US President Donald Trump’s secretary of the interior, Ryan Zinke, has recommended shrinkage of three protected marine monuments, exposing them to commercial fishing and other threats. Originally created in 2009 under President George W. Bush and later expanded by President Barack Obama to create what was at the time the largest marine protected area in the world, the Pacific Remote Islands national monument provides one of the last refuges for fish and wildlife species such as sea turtles, dolphins, whales, sharks and giant clams. Zinke’s proposal would threaten this protection along with Rose Atoll in the South Pacific and America’s only protected area of the Atlantic, the Northeast Canyons and Seamounts.
Zinke argues there is “no explanation” as to why there can’t be commercial fishing in these areas and believes that President Obama exceeded his authority in putting fisherman out of work. Conservation groups are concerned that allowing commercial fishing would only open the door to other environmental threats such as oil drilling and seabed mining. The Atlantic monument is considered especially fragile based on its dense deep-sea coral forests and its role as a migratory route for the endangered North Atlantic right whale, whose numbers have dramatically decreased just this year. With more than 25% of fish stocks already overfished or vastly depleted, experts also assert that the proposed changes would provide only short-term gains to the fishing industry.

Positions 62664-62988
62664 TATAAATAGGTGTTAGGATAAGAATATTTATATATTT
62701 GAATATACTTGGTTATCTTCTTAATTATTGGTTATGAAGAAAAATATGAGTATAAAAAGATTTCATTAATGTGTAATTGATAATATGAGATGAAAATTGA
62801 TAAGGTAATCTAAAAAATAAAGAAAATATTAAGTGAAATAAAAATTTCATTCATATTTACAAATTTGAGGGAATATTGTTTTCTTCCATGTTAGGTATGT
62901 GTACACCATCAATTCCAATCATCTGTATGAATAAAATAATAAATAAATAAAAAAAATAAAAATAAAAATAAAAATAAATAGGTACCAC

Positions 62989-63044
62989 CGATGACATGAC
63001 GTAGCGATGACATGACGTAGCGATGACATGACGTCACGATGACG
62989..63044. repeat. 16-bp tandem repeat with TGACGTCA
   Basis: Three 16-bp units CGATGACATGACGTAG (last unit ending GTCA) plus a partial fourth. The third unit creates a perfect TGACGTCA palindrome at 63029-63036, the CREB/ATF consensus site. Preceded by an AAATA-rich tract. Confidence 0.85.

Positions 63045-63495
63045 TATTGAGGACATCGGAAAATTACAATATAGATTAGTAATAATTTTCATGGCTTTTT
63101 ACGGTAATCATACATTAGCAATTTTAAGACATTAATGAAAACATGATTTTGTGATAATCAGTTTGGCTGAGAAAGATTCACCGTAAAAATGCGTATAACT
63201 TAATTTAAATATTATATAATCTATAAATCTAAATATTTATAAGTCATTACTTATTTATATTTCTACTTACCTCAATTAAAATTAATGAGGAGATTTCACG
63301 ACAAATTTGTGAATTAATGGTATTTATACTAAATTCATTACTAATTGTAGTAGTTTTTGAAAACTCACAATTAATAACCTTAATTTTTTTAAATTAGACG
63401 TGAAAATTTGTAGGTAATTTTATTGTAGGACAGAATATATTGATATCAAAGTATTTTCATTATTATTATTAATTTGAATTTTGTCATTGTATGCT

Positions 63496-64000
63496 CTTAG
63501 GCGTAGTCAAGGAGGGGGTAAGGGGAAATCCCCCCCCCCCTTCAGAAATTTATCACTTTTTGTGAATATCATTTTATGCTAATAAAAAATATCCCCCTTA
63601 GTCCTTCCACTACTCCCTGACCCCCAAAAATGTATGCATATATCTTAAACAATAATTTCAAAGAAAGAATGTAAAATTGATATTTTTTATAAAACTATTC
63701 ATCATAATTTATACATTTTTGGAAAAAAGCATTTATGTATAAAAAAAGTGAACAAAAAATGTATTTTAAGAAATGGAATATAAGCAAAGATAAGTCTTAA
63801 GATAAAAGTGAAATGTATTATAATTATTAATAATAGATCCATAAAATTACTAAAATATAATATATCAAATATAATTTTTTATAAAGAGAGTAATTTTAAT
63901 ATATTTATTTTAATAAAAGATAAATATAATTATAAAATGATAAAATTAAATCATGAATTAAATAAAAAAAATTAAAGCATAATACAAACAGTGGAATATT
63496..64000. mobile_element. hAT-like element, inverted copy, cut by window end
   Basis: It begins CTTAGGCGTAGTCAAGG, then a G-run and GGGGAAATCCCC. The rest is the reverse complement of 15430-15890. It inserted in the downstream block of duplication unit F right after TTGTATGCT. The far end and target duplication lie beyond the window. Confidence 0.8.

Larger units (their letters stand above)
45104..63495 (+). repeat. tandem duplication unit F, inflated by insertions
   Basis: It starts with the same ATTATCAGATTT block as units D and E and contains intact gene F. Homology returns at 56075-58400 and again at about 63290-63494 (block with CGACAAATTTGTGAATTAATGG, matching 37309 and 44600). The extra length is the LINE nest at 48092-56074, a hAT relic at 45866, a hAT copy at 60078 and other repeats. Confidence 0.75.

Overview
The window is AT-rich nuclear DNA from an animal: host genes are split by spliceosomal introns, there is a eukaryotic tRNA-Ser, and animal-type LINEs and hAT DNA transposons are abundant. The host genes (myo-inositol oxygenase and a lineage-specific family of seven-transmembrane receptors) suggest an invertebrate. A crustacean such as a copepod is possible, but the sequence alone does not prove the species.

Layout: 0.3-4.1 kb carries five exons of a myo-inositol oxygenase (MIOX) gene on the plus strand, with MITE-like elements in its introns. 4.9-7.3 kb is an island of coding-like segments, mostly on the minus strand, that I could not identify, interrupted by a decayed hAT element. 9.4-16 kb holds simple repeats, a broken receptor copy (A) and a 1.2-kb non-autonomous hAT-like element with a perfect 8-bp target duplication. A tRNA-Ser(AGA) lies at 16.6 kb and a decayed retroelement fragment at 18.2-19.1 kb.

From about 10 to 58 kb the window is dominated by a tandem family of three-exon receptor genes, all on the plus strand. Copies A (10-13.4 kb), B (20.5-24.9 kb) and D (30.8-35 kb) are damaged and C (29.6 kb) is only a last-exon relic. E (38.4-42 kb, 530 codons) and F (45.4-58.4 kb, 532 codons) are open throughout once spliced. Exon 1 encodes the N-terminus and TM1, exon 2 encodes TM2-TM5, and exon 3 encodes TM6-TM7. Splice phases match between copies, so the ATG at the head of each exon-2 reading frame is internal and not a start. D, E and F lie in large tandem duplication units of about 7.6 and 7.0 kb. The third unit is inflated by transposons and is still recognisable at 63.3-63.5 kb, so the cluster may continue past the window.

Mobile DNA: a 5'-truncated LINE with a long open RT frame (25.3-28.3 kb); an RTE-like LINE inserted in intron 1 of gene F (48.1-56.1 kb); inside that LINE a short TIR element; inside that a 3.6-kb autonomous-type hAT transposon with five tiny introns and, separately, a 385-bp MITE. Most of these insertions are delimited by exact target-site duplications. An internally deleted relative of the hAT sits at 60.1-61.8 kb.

NOAA’s Jan Lubchenco voiced her protest: “It is only recently that our technology has allowed us to mine, drill, and fish virtually everywhere in the ocean. Creation of highly protected blue parks like these monuments is beginning to re-establish the all-important balance of places to be used and places to be treasured. We need both.”
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